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\lecture{11}{March 01, 2016}{Madhu Sudan}{Tanay Mehta}
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Today, we will finish proving the lower bound for the set disjointness problem. To do this, we will introduce new concepts such as embeddings and the Hellinger distance.
\section*{Information Complexity and Set Disjointness (Minjae)}
Last time, we introduced the set disjointness problem for communication protocols. In order to prove lower bounds for this, we defined the concept of information cost as the mutual information between the inputs to the problem and communication protocol. The information cost of a protocol computing a function is a lower bound for the communication complexity. Therefore, we can prove lower bounds for the communication complexity of computing a function by showing lower bounds for its information cost. In particular, our goal is to prove the following theorem.
\begin{theorem}
$\mathrm{IC}_{\mu, f}(\mathrm{Disj}) = \Omega(n)$
\end{theorem}
\noindent We will show this theorem by proving the series of lemmas outlined in the previous lecture. Last time, we proved the following.
\begin{lemma}
$\mathrm{I}(X, Y; \Pi | Z) \geq \sum_{i=1}^n \mathrm{I}(X_i, Y_i; \Pi | Z)$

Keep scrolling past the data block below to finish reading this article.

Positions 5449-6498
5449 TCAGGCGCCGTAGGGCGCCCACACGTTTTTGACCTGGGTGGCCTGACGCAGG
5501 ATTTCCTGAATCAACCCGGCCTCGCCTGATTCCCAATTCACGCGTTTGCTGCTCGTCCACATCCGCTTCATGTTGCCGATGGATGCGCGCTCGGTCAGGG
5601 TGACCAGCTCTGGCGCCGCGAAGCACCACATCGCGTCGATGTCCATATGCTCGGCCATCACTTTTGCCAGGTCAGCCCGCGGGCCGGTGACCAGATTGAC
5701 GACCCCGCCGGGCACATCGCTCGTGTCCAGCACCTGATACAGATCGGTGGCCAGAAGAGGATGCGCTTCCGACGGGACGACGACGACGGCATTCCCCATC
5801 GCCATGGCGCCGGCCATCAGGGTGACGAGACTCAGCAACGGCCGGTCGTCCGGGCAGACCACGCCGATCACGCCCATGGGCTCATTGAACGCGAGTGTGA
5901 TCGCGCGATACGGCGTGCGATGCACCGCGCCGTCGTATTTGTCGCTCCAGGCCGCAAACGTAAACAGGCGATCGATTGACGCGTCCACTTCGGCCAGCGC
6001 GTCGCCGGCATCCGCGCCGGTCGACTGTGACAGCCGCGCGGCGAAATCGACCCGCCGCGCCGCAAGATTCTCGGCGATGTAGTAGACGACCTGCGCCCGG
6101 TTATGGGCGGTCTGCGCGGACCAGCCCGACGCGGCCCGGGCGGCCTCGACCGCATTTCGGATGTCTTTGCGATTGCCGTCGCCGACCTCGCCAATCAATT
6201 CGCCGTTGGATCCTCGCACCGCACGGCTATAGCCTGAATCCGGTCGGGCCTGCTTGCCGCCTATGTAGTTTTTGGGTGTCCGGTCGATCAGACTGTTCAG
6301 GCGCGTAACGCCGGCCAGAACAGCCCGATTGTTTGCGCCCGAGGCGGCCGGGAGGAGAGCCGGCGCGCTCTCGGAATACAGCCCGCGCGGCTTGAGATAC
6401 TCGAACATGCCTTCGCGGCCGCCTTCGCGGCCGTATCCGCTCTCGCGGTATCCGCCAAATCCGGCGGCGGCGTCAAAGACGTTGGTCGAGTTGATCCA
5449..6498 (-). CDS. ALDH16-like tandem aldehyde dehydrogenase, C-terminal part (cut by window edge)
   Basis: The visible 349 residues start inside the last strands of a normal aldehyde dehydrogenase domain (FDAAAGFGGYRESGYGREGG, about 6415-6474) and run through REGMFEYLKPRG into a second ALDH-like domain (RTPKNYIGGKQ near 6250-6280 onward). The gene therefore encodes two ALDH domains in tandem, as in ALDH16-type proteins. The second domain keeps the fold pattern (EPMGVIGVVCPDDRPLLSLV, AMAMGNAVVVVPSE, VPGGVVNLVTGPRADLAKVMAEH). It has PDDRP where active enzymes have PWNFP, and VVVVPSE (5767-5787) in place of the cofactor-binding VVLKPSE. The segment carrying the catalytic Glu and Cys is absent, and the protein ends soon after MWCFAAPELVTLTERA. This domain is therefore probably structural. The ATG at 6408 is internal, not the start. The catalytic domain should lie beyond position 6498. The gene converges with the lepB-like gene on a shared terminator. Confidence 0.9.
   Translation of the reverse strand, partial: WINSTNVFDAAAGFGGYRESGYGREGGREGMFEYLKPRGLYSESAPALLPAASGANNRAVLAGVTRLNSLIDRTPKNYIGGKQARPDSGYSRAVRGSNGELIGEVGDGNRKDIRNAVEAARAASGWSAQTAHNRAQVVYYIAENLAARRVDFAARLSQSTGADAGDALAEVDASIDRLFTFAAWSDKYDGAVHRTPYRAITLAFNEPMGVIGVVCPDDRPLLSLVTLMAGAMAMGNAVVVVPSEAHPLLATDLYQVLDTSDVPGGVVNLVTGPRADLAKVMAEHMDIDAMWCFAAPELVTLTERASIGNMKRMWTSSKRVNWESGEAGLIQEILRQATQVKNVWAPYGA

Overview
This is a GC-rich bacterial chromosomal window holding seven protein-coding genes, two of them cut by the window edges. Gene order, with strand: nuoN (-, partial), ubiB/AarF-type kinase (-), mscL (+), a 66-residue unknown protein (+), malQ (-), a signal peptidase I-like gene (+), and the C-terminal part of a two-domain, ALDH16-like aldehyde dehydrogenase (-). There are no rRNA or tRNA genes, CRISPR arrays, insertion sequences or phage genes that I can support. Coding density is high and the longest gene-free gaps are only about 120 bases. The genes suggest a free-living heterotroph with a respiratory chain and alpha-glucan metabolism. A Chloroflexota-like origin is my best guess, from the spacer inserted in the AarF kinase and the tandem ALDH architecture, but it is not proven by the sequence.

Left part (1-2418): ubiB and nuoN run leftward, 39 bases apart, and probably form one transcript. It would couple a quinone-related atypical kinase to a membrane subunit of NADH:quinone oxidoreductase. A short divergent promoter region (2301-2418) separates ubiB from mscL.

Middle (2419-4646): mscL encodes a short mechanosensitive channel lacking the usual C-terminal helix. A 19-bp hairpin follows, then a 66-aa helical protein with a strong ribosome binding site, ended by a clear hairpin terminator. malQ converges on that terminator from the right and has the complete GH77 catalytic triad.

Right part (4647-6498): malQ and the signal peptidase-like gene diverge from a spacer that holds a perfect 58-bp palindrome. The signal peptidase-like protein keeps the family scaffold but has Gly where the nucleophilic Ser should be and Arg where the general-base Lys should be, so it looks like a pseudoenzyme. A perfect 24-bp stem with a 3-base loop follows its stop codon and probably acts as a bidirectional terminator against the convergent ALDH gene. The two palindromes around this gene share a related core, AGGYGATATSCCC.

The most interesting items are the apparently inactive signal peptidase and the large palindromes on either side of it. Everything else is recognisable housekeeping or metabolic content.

\end{lemma}
\noindent We will now prove the following.
\begin{lemma}
$\mathrm{I}(X_i, Y_i; \Pi |Z) \geq \mathrm{IC}_{\mu_i|Z_i}(\mathrm{Disj^1})$
\end{lemma}
\noindent Recall that the distribution $\mu$ is defined as follows. Let $\tilde{X}_1, \dots, \tilde{X}_n$, $\tilde{Y}_1, \dots, \tilde{Y}_n$, and $Z_1, \dots, Z_n$ be i.i.d. from the uniform distribution $U(\{0,1\})$. Define $X_i = \tilde{X}_i \wedge Z_i$ and $Y_i = \tilde{Y}_i \wedge \bar{Z}_i$. Then, $\mu$ is the distribution $\mu \rightarrow (X, Y, Z)$. \\
\\Note that Lemma 3 does not follow immediately from definitions because $\Pi$ does not depend on one-bit inputs but $n$-bit inputs. We can get around this issue by using \emph{embeddings}.\\
\\ \textbf{Embedding}:
\begin{eqnarray*}
R &=& \{Z_j \}_{j=1, j \neq i}^n \\
R_A &=& \{\tilde{X}_j\}_{j=1; j \neq i}^n \\
R_B &=& \{\tilde{Y}_j\}_{j=1; j \neq i}^n \\
\\
X_j &:=& \tilde{X}_j \wedge Z_j \\
Y_j &:=& \tilde{Y}_j \wedge \bar{Z_j} \\
\\
& X & \leftarrow \{X_j\} \\
& Y & \leftarrow \{Y_j\} \\
\end{eqnarray*}
Embeddings can be thought of as a zero-communication protocol with common randomness independent of the inputs $X_i$ and $Y_i$. For this specific protocol, we claim the following.
\begin{claim}
$\mathrm{Disj}^n(X, Y) = \mathrm{Disj}^1(X_i, Y_i)$
\end{claim}
\begin{proof}
\begin{eqnarray*}
\mathrm{Disj}^n(X, Y) &=& \bigvee_{j=1}^n X_j \wedge Y_j \\
&=& \left(\bigvee_{j=1}^n X_j \wedge Y_j \right) \vee \left(X_i \wedge Y_i \right) \\
&=& \left(\bigvee_{j=1}^n \tilde{X}_j \wedge \tilde{Y}_j \wedge Z_j \wedge \bar{Z}_j \right) \vee \left(X_i \wedge Y_i \right)\\
&=& X_i \wedge Y_i
\end{eqnarray*}